Microscale and nanoscale surface strain mapping of single asperity wear in ultra high molecular weight polyethylene: Effects of materials, load, and asperity geometry

James D. Wernlé, Jeremy L. Gilbert

Research output: Contribution to journalArticle

2 Scopus citations

Abstract

Wear of ultra high molecular weight polyethylene (UHMWPE) is a limiting factor in longevity of joint replacements. Therefore, there is a desire to create new materials and enhance processing conditions associated with current materials to reduce wear. This requires understanding the effects of processing on performance of implants and of micron-scale wear mechanisms ongoing. Our goal is to generate detailed understanding of the micron-scale deformation- structure-properties relationships associated with UHMWPE subject to asperity wear processes and ultimately to be predictive of material success, in vivo. In this work, a surface strain analysis technique is developed and used to measure permanent strain from asperity deformations on the nano and micro scales. Deformation was applied to four material types (GUR 1050, GUR 1020, Hylamer, and Marathon) varying in molecular weight, crystallinity, and crosslinking. Surface strains were determined by mapping surface deformation fields and were compared across loading conditions and spatial scale, with variations in tip geometry and size, contact load, and material. Surface strains increased with asperity load for a fixed tip and were dependent on UHMWPE material, with a highly crystalline form exhibiting the most plastic strain and a crosslinked form exhibiting the least. Different asperity geometry [spherical microindenters with radius of 20 and 1500 μm, and a nanoindenter (Berkovich-type)] resulted in different surface strains (e.g., Berkovich vs. spherical were not similar) even when the nominal contact stress was similar. Finally, the extent of deformation during asperity wear correlates to the level of viscoelastic recovery of the materials observed after indentation testing.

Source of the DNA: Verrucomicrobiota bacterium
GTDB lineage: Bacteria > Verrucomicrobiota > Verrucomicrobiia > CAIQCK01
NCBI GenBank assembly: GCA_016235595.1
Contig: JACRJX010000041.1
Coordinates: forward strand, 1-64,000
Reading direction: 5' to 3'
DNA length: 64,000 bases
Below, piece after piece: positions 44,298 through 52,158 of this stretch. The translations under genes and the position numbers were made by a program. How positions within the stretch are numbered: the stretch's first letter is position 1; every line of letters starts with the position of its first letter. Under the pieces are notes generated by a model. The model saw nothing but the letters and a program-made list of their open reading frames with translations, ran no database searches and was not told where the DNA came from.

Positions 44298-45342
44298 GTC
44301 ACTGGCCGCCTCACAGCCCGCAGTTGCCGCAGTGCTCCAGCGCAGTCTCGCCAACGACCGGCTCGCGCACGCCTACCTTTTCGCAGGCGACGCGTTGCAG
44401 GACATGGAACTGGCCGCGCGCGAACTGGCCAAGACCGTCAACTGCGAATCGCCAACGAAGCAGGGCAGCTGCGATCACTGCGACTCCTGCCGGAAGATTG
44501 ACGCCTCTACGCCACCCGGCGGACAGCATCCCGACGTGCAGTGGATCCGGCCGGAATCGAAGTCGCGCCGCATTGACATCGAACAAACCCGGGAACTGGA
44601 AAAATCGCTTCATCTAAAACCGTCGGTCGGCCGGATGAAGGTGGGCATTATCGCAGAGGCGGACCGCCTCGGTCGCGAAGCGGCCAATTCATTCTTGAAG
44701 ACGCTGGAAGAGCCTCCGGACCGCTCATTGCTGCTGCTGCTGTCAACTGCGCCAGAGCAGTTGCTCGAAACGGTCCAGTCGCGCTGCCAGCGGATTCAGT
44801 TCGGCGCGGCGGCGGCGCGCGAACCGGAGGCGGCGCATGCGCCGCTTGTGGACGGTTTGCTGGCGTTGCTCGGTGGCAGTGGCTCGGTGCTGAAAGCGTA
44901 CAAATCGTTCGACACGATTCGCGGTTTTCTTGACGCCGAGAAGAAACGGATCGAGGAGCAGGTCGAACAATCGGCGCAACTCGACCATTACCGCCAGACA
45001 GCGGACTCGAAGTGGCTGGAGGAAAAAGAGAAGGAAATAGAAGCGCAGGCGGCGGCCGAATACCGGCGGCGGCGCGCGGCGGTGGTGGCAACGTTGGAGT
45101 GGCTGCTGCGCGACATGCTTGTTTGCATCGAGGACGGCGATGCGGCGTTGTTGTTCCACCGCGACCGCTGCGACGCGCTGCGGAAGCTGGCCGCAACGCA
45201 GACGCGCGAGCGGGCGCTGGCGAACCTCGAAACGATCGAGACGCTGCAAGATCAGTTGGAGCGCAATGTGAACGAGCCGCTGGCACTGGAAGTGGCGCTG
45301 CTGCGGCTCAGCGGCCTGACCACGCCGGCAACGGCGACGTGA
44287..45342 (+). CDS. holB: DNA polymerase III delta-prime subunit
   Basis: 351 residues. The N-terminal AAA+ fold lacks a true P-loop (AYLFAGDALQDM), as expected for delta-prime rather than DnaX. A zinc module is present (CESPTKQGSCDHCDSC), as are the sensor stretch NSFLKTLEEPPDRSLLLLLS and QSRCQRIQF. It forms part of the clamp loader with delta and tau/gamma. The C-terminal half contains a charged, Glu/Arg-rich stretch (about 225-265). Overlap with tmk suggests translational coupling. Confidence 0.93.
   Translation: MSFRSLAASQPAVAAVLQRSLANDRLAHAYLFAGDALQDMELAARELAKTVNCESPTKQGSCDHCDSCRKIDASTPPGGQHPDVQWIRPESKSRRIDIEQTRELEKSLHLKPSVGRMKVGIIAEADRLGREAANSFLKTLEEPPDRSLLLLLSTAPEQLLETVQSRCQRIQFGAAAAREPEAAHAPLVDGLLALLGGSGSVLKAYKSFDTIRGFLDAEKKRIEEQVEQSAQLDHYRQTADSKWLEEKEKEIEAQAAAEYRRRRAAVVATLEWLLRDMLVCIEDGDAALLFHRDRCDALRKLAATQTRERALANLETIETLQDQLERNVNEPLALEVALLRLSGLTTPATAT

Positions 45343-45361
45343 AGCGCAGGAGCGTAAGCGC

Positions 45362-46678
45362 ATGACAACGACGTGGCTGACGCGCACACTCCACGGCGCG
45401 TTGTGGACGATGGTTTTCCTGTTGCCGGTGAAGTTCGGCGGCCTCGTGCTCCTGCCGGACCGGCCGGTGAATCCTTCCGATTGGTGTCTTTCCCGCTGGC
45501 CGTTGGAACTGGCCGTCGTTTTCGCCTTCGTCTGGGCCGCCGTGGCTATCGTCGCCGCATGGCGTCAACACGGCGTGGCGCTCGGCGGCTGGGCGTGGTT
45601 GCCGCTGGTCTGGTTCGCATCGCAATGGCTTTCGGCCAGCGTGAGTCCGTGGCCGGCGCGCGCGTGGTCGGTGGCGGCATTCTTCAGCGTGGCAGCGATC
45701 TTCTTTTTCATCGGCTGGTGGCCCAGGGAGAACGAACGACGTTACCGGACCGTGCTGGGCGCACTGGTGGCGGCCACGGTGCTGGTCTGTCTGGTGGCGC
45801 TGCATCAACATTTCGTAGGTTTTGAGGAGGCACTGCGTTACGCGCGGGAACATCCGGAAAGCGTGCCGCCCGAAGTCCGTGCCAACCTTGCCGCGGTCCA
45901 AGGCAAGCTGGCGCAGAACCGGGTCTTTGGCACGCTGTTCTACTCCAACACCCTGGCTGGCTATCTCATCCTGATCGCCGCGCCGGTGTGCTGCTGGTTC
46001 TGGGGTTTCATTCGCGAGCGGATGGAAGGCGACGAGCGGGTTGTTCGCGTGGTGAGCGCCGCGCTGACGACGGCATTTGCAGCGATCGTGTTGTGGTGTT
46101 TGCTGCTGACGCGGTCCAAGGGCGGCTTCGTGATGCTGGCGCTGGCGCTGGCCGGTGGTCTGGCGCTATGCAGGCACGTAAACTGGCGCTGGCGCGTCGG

Original languageEnglish (US)
Pages (from-to)1442-1453
Number of pages12
JournalJournal of Biomedical Materials Research - Part A
Volume93
Issue number4
DOIs
StatePublished - Jun 15 2010

Keywords

  • Abrasive wear
  • Deformation
  • Strain
  • UHMWPE

ASJC Scopus subject areas

  • Ceramics and Composites
  • Biomaterials
  • Biomedical Engineering
  • Metals and Alloys

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